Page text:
It’s the first day of the 2016! It’s hard to believe that we’ve made it through another year and we’re still here. No matter what the naysayers said our President isn’t the Antichrist; Jesus didn’t come back; the world didn’t end; the country didn’t dissolve into chaos; etc. (Please keep these things in mind when the doomsday prophets (or is that “profits) start to spout their predictions in the coming year!)
There are things we need to resolve to do this coming year, though—take steps to curb gun violence; put an end to for-profit prisons; a better environmental plan; end poverty; a one-payer health-care system for everyone; etc.
While those are enormous (but doable if we work together), what about us as individuals? As Communities? What changes can we make to become more loving? More caring? More selfless? More giving? What can we do to be Christ to those we meet? To find Christ within them?
One thing I want to do this year is study more about the world of Celtic followers of Jesus. And, in that regard, I’ve added The Celtic Book of Days, by Ray Simpson* to my daily practice of morning and evening prayer, silent meditation, etc. It’s a book of “Ancient wisdom for each day of the year from the Celtic followers of Christ.” I hope to reflect on these entries daily.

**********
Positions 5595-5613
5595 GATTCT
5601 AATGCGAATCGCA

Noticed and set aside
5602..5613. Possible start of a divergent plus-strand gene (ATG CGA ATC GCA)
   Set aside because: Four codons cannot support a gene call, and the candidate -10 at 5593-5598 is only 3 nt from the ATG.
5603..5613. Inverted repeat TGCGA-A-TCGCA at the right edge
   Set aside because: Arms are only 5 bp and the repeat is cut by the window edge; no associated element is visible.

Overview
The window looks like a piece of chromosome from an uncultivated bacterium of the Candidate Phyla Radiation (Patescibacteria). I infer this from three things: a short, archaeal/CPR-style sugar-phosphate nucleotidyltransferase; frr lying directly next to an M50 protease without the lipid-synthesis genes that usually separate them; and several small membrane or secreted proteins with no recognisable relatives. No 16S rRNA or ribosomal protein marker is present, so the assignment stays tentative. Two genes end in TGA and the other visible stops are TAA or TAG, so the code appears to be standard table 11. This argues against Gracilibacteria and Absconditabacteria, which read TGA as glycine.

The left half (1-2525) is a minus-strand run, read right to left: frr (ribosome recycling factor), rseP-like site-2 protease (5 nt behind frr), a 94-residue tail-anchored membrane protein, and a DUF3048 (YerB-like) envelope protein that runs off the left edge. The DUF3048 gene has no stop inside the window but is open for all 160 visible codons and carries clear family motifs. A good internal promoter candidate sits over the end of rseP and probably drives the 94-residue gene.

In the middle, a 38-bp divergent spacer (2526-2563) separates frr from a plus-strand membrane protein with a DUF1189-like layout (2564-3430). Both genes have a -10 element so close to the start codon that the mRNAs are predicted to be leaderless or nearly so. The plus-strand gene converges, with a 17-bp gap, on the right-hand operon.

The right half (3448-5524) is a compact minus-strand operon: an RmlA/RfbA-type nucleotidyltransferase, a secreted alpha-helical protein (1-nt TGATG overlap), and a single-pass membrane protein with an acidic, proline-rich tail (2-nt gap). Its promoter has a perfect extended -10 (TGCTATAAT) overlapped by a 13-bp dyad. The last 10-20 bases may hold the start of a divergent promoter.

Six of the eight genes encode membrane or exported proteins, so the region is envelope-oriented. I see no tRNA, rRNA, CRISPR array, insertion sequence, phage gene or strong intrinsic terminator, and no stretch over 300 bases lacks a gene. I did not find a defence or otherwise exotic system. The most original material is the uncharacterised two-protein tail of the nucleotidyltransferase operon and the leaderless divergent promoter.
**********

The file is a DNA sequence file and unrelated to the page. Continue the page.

For January 1st, Simpson suggests we do more than just make resolutions. We must “carry so much more” into the new year. He then offers these words from Celtic Fire, by Robert Van der Weyer:
Let us go forth
in the goodness of our merciful Father,
in the gentleness of our brother Jesus,
in the radiance of the Holy Spirit,
in the faith of the apostles,
in the joyful praise of the angels,
in the holiness of the saints,
in the courage of the martyrs.
Let us go forth
in the wisdom of our all-seeing Father,
in the patience of our all-loving Brother,
in the truth of the all-knowing Spirit,
in the learning of the apostles,
in the gracious guidance of the angels,
in the patience of the saints,
in the self-control of the martyrs.
Such is the path of all servants of Christ,
the path from death to life eternal.
So, let’s “go forth” with these intentions, my friends. And, in doing so, let’s have a “Happy New Year!”
In the Love of the Three in One,
Br. Jack+, LC
* Simpson, Ray; The Celtic Book of Days: Ancient Wisdom for Each Day of the Year; Copyright © 2013 by Anamchara Books, a Division of Harding House Publishing, Inc.